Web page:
Welcome back, I'm Kim Baillie, she's Fulyana Orsborn and this is Inside Exec. Today we're going to talk about inspiration and motivation, inspired, I will say, by a short video that I saw recently, we've both seen now recently from Simon Sinek who you know is a favorite of ours. He talked in that about the difference between inspiration and motivation. And I thought that given the scenarios work wise, that we might have in the next 12 months, that might be a good way of us looking at how we are managing our people and what we are doing to keep them inspired. Because I don't think motivation is the way to go. Motivation, if I look at it in very personal terms and you can all do the same, you are motivated to get up in the morning, but are you inspired to get up in the morning? They are two very different things. If we look at it in terms of the people that are working with us, we can motivate them?
And most often we would think that motivation is money or it's prestige or it's working on a big project, something that for which they can gain personal reward. In terms of that personal reward, they might have something they want to do with that. So if we look at money being the motivator, there are things that they want to do with that money that will make them feel better about themselves, improve their lifestyle, whatever else it is. It's a short term activity, motivation, because you can't sustain paying them more ad infinitum, you can't motivate them in terms of being on a prestigious project because that will end at some point. So motivation has an endpoint, inspiration is ongoing and inspiration is more of an outward looking thing. So they will give you more, they will do more so that the sum of what they give to a project or an activity is greater than you could motivate them to do is how I look at it.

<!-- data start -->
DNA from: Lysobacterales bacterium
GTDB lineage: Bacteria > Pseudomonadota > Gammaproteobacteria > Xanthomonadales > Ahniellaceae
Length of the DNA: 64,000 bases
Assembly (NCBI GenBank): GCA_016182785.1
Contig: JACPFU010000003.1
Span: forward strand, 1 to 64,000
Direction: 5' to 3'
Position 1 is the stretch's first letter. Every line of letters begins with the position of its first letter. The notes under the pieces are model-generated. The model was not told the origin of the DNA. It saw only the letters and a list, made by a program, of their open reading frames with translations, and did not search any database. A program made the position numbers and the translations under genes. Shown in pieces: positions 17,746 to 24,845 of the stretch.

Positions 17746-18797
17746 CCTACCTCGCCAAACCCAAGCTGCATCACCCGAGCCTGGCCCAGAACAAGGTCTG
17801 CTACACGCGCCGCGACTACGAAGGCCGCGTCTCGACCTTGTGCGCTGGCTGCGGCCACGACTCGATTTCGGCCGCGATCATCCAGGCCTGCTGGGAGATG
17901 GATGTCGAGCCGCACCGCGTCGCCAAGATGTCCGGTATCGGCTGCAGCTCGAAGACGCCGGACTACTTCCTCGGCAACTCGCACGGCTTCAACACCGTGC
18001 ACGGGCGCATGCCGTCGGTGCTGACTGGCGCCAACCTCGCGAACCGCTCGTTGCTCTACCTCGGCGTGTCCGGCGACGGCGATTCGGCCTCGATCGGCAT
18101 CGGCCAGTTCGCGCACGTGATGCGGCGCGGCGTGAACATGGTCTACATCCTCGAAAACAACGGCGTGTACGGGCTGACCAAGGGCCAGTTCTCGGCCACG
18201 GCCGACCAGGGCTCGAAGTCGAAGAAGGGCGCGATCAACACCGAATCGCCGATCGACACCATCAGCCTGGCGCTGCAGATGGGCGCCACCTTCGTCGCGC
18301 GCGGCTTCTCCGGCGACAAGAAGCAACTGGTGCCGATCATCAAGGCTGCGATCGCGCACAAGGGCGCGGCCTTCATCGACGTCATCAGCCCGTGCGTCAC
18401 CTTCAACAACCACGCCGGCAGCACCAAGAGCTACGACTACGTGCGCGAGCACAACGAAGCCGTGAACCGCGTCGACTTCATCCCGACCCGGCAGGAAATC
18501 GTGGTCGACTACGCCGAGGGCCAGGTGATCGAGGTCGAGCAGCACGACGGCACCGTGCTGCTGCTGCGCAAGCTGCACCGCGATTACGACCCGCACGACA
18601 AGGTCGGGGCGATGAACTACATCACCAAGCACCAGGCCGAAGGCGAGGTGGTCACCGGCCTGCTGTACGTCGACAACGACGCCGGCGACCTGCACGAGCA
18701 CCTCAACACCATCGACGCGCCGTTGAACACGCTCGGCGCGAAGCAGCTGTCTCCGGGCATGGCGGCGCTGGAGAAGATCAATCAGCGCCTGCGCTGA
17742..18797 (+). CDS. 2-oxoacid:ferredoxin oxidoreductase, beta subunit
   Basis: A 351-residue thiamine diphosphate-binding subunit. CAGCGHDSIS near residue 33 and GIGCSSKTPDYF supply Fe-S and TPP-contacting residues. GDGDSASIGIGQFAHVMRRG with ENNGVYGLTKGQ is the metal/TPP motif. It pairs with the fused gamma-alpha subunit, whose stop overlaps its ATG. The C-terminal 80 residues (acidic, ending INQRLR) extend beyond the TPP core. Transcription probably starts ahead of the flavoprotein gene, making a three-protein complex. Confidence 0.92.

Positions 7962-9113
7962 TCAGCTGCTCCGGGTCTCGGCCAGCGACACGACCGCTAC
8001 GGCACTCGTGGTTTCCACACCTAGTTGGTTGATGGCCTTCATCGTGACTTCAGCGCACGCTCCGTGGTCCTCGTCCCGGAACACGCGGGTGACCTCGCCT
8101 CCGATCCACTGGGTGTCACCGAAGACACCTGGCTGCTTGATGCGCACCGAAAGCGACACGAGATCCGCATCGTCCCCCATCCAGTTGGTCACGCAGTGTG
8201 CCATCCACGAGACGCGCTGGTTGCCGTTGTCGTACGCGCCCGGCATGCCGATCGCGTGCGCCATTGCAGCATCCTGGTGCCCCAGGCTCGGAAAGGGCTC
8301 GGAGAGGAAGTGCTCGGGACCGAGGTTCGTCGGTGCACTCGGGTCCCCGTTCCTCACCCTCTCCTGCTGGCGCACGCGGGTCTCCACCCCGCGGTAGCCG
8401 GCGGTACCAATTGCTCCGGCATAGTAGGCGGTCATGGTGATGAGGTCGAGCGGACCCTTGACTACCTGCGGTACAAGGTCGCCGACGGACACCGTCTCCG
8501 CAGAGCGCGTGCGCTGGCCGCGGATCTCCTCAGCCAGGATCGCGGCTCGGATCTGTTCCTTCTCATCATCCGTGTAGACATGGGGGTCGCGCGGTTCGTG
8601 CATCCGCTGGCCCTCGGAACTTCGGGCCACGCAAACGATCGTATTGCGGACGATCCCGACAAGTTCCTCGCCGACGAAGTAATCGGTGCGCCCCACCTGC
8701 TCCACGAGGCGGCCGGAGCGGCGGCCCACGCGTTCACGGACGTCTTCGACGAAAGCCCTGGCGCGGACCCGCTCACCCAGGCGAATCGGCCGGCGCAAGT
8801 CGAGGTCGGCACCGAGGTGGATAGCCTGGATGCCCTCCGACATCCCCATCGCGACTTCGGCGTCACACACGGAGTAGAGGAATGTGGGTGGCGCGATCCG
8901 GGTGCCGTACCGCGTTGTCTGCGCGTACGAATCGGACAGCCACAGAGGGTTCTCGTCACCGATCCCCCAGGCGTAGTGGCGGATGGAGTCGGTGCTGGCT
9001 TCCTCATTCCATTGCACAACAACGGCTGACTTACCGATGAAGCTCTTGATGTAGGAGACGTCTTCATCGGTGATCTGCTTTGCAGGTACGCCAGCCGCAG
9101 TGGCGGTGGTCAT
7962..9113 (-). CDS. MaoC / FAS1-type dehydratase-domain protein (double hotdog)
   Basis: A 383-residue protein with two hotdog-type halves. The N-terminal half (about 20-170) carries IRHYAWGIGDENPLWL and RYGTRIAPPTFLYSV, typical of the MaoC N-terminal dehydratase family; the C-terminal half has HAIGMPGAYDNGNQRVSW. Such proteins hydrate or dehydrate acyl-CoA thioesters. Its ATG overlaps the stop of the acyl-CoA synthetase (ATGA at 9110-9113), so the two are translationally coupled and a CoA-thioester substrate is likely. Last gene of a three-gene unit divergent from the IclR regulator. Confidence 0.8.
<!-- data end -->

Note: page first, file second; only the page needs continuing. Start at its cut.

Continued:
I agree. I think with the inspiration, I think it's to do with one's own values, if they align with their organization, whether it is a work organization or an organization that is part of their hobby. You know, you're making a difference to the world or to wherever you want and that's around with you. For example, if you're working for not for profit and you're helping people get educated in poorer areas or countries or cultures, the inspiration is to get as many people on board with that, as much funding as you can, as much support to give those people. So the inspiration is seeing those people benefit from what you doing together with other people, which is the organization. The motivation is saying, I am motivated within parts of that inspiration. So I'm motivated today, I'm motivated to get this and I'm going to do that.